FIFA U-17 World Cup: Familiar rivals England, Spain seek uncharted territory
England and Spain are aiming for their maiden FIFA U-17 World Cup title as they face in the title clash in Kolkata on Saturdayfifa u17 world cup 2017 Updated: Oct 27, 2017 20:43 IST
Only Ronaldinho has won the under-17 and men’s World Cups. He is the common element in the dozen who have won the men’s World Cup and played in this competition.
Since 1985, only 210 players have played both this and the men’s World Cup finals. Scan the list of highest scorers in the competition, and barring Cesc Fabregas and Carlos Vela, the rest couldn’t come close to reproducing the magic they showed as teens.
Be it in shifting from defence to attack or making the journey from boys to men, transition is a key element in football. Such attrition levels will mean Saturday could be the biggest night in the lives of most who walk out for England and Spain in the final of the 17th FIFA U-17 World Cup.
Both countries have won the men’s World Cup but not this, so the Salt Lake stadium is assured of a new champion. “We want to do what no one has done before,” said Spain’s soft-spoken coach Santiago Denia. His team is one win from emulating ‘La Roja’ which has been the European and world champions.
The first all-European final in the FIFA U-17 World Cup means the teams meet again after May 19 when they disputed for supremacy in Europe. “We know all about each other,” said England coach Steve Cooper.
Spain’s shootout win
That night in Croatia, Spain won the lottery of penalty-kicks. Joel Latibeaudiere, one-half of England’s inner defence whose surefootedness has been important in the Young Lions’ journey in India, missed his but said such experiences make you stronger.
“We learnt a lot from the European championships but that is in the past,” said the player whose father is from Dominican Republic.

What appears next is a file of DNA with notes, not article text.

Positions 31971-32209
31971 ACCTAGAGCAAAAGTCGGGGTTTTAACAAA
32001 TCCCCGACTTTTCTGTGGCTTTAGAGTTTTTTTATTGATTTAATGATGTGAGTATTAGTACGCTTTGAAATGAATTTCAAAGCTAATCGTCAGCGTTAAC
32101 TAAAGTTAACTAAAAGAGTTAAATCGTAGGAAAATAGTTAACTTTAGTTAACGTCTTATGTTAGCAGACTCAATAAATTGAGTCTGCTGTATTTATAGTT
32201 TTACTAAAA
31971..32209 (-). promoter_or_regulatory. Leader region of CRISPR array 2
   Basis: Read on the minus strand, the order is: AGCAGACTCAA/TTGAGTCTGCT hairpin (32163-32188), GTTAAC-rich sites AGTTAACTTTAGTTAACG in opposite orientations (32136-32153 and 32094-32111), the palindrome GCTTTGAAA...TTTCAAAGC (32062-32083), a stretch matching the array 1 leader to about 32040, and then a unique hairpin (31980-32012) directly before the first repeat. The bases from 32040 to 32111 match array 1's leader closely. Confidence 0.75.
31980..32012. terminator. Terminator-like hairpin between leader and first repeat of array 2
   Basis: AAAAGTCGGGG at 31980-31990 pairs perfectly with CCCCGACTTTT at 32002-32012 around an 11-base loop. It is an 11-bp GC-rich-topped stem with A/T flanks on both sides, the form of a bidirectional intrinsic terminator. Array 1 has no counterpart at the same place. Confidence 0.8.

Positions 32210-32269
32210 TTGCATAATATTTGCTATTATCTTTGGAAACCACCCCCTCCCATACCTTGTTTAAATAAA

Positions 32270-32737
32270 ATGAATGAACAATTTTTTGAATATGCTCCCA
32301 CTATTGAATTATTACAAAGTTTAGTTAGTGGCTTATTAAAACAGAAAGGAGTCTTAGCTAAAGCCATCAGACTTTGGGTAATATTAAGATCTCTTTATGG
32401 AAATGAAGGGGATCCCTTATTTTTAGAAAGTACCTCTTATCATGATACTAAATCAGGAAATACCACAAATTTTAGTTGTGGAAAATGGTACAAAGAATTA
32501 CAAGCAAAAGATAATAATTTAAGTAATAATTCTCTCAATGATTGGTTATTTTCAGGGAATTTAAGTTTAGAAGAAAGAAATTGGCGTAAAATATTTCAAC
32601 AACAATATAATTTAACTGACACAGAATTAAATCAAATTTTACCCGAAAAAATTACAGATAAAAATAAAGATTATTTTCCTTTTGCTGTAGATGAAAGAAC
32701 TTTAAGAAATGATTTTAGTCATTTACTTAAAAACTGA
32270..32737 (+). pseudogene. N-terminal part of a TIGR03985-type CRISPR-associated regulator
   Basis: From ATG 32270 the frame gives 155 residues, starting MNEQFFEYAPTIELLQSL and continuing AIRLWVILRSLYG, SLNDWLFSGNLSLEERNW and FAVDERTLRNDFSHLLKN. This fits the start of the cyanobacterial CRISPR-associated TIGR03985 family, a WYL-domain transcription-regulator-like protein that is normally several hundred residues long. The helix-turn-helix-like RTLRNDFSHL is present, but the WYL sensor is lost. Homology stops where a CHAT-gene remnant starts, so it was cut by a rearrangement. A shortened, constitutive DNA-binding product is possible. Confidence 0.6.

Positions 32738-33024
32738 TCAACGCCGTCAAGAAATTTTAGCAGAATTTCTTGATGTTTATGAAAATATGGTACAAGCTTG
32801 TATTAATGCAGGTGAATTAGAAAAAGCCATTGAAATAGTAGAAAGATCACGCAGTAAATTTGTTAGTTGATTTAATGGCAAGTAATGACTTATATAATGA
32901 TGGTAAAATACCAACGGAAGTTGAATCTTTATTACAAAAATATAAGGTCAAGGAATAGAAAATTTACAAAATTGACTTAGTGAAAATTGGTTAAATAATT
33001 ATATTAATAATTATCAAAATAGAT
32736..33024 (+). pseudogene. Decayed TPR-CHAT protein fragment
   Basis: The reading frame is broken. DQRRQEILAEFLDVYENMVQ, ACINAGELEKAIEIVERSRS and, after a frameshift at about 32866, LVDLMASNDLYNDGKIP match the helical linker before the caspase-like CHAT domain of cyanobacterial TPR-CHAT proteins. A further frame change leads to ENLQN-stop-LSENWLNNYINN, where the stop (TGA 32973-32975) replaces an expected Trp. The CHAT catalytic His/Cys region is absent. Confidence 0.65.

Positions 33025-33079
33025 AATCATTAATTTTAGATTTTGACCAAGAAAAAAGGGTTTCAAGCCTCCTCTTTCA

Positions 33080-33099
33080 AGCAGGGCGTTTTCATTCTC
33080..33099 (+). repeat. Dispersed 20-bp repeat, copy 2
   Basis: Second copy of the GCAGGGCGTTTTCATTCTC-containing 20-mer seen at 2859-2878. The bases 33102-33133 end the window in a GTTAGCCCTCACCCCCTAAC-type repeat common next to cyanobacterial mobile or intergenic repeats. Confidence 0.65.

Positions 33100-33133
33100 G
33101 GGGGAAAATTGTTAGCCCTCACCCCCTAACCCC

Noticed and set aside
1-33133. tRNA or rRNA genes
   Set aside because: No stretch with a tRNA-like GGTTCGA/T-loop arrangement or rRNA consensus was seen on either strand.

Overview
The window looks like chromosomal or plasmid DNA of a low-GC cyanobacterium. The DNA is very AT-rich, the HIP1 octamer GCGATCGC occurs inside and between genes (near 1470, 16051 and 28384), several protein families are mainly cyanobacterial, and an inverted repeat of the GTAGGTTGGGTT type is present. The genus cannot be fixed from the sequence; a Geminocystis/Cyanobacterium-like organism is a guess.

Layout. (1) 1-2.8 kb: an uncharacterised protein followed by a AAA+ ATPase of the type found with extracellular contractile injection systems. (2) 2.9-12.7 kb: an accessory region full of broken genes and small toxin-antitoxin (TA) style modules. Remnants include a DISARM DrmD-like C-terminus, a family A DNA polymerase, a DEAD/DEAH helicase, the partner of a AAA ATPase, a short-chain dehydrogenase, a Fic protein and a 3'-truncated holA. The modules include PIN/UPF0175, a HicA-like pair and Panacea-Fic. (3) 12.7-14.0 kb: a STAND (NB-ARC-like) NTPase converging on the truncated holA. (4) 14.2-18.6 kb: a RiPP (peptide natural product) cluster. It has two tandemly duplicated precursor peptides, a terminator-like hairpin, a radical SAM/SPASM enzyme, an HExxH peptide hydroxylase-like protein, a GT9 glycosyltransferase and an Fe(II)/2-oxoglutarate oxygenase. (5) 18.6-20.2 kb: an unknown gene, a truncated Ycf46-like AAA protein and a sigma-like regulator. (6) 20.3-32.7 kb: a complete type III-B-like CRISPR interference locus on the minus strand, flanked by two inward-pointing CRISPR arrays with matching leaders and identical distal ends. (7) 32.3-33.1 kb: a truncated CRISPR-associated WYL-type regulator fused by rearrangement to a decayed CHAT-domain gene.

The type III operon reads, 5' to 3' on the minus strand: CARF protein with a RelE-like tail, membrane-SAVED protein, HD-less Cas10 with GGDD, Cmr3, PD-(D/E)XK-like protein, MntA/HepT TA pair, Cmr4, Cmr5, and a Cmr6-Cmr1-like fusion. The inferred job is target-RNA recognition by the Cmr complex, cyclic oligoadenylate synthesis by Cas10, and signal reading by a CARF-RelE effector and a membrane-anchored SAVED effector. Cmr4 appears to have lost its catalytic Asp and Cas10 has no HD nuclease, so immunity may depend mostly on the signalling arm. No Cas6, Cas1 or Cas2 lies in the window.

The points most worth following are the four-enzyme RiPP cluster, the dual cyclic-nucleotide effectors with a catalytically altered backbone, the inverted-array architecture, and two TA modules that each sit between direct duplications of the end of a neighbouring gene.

It fits a competition that has seen 170 goals, two short of the most ever, that Spain and England are in the final.
England have scored 18 goals, Spain 15. On either side of the pitch, Rhian Brewster (7) and Abel Ruiz (6) could be contesting for the highest scorer’s record, unless Mali’s Lassana N’Diaye (6) puts it beyond them earlier in the evening, in the third-place playoff against Brazil.
Both teams love to have the ball and in Philip Foden and Mohamed Moukhliss have players who are midfield heartbeats.
England’s right balance
Having played them, Brazil coach Carlos Amadeu said Spain have better technical ability but England the balance between ‘physical and technical’.
“It is possible that England are more physical but we played such teams in the Euros and beat them by finding ourselves. Tomorrow, it will again be about finding ourselves. We have worked for this day for two years,” said Spain defender Hugo Guillamon. They even created a WhatsApp group “India 100%” for this.
They will be up against a side that, according to Morgan Gibbs White, doesn’t know ‘nervousness’, can again call the Salt Lake stadium ‘home’ and will take a lot of positives from the way they clinically shut out Brazil.
Once earlier in a World Cup (2010), Spain lost their first match and the rest is history. Having never made it past the quarter-finals, England now must show they care a fig for history even as they seek to write their own.